3. 1. IBJ should link to the referenced report. We are in the age of electronic media...not sharing information is lazy. Here is a link http://www.in.gov/gov/files/Blue_Ribbon_Panel_Report_July_9_2014.pdf 2. The article should provide more clarity about the make-up of this panel. The commenters are making this item out to be partisan, it does not appear the panel is partisan. Here is a list of the panel which appears to be balanced with different SME to add different perspectives http://www.in.gov/activecalendar/EventList.aspx?view=EventDetails&eventidn=138116?formation_id=189603 3. It suggests a by-pass, I do not see where this report suggests another "loop". 4. Henry, based on your kneejerk reaction, we would be better off if you moved to another state unless your post was meant as sarcasm in which case I say Well Done. 5. The article and report actually indicates need to improve rail and port infrastructure in direct contradiction to Shayla commentary. Specifically, recommendation is to consider passenger rail projects... 6. People have a voice with their elected officials. These are suggestions and do not represent "crony capitalism", etc. The report needs to be analyzed and the legislature can decide on priorities and spending. Don't like it, then vote in a new legislature but quit artificially creating issues where there are none! People need to sift through the politics and provide constructive criticism to the process rather than making uninformed comments in a public forum based on misinformation. IBJ should work harder to correct the record in these forums when blatant errors or misrepresentations are made.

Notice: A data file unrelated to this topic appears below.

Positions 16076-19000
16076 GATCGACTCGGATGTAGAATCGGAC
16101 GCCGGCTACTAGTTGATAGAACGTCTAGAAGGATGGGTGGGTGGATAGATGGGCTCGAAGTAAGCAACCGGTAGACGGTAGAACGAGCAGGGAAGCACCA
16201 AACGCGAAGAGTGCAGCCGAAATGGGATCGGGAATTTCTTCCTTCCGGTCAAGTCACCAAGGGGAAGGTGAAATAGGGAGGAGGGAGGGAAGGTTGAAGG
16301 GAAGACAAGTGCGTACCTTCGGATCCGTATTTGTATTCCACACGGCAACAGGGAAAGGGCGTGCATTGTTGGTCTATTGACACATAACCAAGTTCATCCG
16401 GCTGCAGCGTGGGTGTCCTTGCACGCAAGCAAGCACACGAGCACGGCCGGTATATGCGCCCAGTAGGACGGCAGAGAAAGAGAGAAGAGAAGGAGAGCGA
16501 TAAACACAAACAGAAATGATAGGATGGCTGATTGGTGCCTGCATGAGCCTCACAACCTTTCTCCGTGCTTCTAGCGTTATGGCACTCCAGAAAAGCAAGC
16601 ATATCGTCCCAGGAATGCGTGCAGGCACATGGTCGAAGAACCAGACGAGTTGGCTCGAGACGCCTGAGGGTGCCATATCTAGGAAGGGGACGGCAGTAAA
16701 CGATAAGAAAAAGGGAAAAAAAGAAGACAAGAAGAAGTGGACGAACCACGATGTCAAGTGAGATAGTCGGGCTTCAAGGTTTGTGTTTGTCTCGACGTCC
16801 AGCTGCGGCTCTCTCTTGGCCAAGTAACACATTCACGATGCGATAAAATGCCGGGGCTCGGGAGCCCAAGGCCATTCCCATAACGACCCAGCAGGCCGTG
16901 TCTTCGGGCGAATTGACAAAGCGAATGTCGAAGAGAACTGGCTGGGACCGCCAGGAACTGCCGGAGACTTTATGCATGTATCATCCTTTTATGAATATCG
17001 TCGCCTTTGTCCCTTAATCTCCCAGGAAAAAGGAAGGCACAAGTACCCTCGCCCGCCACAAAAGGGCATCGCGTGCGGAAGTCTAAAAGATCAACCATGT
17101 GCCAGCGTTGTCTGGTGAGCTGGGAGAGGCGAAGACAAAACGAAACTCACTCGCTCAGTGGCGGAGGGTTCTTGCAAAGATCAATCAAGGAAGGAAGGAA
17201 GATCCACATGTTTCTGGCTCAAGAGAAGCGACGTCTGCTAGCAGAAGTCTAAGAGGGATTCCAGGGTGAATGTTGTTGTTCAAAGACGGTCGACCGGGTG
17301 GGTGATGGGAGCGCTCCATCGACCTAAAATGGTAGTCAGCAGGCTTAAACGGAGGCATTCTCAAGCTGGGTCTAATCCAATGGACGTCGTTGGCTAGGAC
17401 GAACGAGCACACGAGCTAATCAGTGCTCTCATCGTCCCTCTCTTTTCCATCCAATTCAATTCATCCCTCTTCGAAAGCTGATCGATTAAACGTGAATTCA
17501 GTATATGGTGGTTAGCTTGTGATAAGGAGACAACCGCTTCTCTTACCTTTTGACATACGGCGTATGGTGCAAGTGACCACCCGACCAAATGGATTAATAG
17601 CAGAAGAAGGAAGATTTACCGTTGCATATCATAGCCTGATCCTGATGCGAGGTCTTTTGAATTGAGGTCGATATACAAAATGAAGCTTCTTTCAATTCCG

4. Joe ... Marriage is defined in the Bible ... it is mentioned in the Bible often. Marriage is not mentioned once in the US or Indiana Constitution ...

  5. Daniel - Educate me please: what does the Bible have to do with laws? If the government wasn't in the business of marriage to begin with, then it wouldn't have to "define" marriage at all. Marriage could be left as a personal, religious, or otherwise unregulated action, with no ties to taxes, legal status, etc. Then people could marry whomever they want, and all this silliness would go away. Remember to vote Libertarian in November.